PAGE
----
I.C.Engine air is essentially required to burn the fuel. The oxygen in the air helps for the proper burning of fuel.
To obtain excellent combustion results from fuel, the air and the fuel must be mixed in a proper ratio.
For complete combustion, the air-fuel ratio is approximately 15: 1 by weight.
This ratio is known as a chemically correct air-fuel ratio in automobile engineering. This is the ideal ratio in an internal combustion engine.
However, the air-fuel ratio can range from 20: 1 to 8: 1; in this range also combustion of fuel can occur.
Any ratio outside of this range is either too rich or too lean to sustain flame propagation.
As per the requirement of the engine, the carburetor provides an air-fuel ratio, which must be within the combustion range.
An engine is cold at the time of starting so, a very rich mixture is required.
A rich mixture is also required at the time of idling and producing maximum power.
During the normal running, a comparatively lean mixture can be used.
For petrol engines, different air-fuel ratios are required under various conditions of load. These are discussed below
So, here are 5 Different Types of Ratio Used to Ignite The Fuel In the Engine
Air-Fuel Ratio for Starting
A Very rich mixture (10: 1) is required at starting of the engine.
During starting very small amount of fuel vaporizes and the rest of it stays in the liquid state so as to give an ignitable mixture.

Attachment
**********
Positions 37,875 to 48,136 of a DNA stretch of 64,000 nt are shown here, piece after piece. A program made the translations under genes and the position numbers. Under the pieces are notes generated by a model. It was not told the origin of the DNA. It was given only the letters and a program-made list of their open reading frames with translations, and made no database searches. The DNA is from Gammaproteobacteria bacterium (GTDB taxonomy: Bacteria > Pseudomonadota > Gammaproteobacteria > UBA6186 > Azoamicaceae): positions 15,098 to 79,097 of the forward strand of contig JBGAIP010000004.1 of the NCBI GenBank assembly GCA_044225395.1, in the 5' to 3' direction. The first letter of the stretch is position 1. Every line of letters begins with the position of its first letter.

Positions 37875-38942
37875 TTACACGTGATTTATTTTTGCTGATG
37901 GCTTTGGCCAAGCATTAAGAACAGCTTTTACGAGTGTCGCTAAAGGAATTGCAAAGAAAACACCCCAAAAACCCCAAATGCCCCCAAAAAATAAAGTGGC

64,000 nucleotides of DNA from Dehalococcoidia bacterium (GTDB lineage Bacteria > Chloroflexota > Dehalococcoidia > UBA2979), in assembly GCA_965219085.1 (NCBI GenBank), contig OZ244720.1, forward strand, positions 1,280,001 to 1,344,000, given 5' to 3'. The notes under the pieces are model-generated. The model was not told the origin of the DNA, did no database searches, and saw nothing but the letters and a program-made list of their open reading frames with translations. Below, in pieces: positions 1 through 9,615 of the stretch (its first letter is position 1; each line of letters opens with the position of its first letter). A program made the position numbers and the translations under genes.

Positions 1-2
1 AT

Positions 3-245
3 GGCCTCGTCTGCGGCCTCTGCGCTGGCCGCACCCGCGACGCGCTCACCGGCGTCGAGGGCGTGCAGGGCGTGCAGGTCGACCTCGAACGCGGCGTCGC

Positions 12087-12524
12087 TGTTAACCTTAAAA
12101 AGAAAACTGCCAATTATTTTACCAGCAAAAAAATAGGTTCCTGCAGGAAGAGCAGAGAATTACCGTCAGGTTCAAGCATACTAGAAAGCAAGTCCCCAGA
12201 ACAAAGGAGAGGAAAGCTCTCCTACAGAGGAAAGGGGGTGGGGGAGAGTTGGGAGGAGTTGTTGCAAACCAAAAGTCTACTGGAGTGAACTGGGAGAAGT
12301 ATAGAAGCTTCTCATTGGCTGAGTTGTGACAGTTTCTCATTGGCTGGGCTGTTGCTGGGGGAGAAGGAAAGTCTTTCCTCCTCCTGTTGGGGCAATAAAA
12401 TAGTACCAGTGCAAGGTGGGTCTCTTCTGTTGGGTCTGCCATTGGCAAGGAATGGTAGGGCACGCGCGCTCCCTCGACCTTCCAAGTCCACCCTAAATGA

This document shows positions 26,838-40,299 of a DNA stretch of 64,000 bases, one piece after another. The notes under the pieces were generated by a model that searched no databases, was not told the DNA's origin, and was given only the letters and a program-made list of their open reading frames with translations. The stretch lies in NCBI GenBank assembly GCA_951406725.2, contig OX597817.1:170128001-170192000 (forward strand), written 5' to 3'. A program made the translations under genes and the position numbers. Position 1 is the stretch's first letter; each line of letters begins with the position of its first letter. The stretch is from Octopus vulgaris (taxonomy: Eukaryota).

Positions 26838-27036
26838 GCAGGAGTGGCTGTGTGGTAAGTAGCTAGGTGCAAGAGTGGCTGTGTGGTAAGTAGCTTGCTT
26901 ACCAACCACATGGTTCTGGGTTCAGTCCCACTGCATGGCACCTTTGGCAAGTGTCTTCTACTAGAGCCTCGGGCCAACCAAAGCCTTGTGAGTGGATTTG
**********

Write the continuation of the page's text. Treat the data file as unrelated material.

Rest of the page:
Air-Fuel Ratio for Idling
An idling, engine demands a rich mixture, which can be made leaner as the throttle is gradually opened.
During idling, the pressure in the inlet manifold is about 20 to 25% of atmospheric pressure.
At a suction stroke, the inlet valve opens and the product of combustion trapped in the clearance volume expands in the inlet manifold.
Later when the piston moves downwards, the gases along with the fresh charges go into the cylinder.
A rich mixture must be supplied during idling, counteract the tendency of dilution and get an ignitable mixture.
Air-Fuel Ratio for Medium Load
Most of the time, an engine is running in medium load condition, therefore, it is desirable that the running should be most economical in this condition.
So a lean mixture can be supplied, as the engine has low fuel consumption at medium load.
For a multi-cylinder engine, slightly more fuel is required due to maldistribution of fuel.
Air-Fuel Ratio for Maximum Power Range
When maximum power is required, the engine must be supplied with a rich mixture as the economy is no consideration.
As the engine enters the power range, the spark must be retarded otherwise knocking would occur.
A lean mixture burns at the latter part of the working stroke.
As the exhaust valve exposes high-temperature gases and has very less time to cool down.
Moreover, the excess air in the lean mixture may cause an oxidizing action on the hot exhaust valve and leads to failure.
Air-Fuel Ratio for Acceleration
Even during normal running, sometimes more power is required for a short period such as to accelerate the vehicle for overtaking, etc. During this period rich mixture is required.
I hope this will help you to understand something about the combustion of fuel under different running conditions of the engine.
To get the more details about the topic, I further recommended reading
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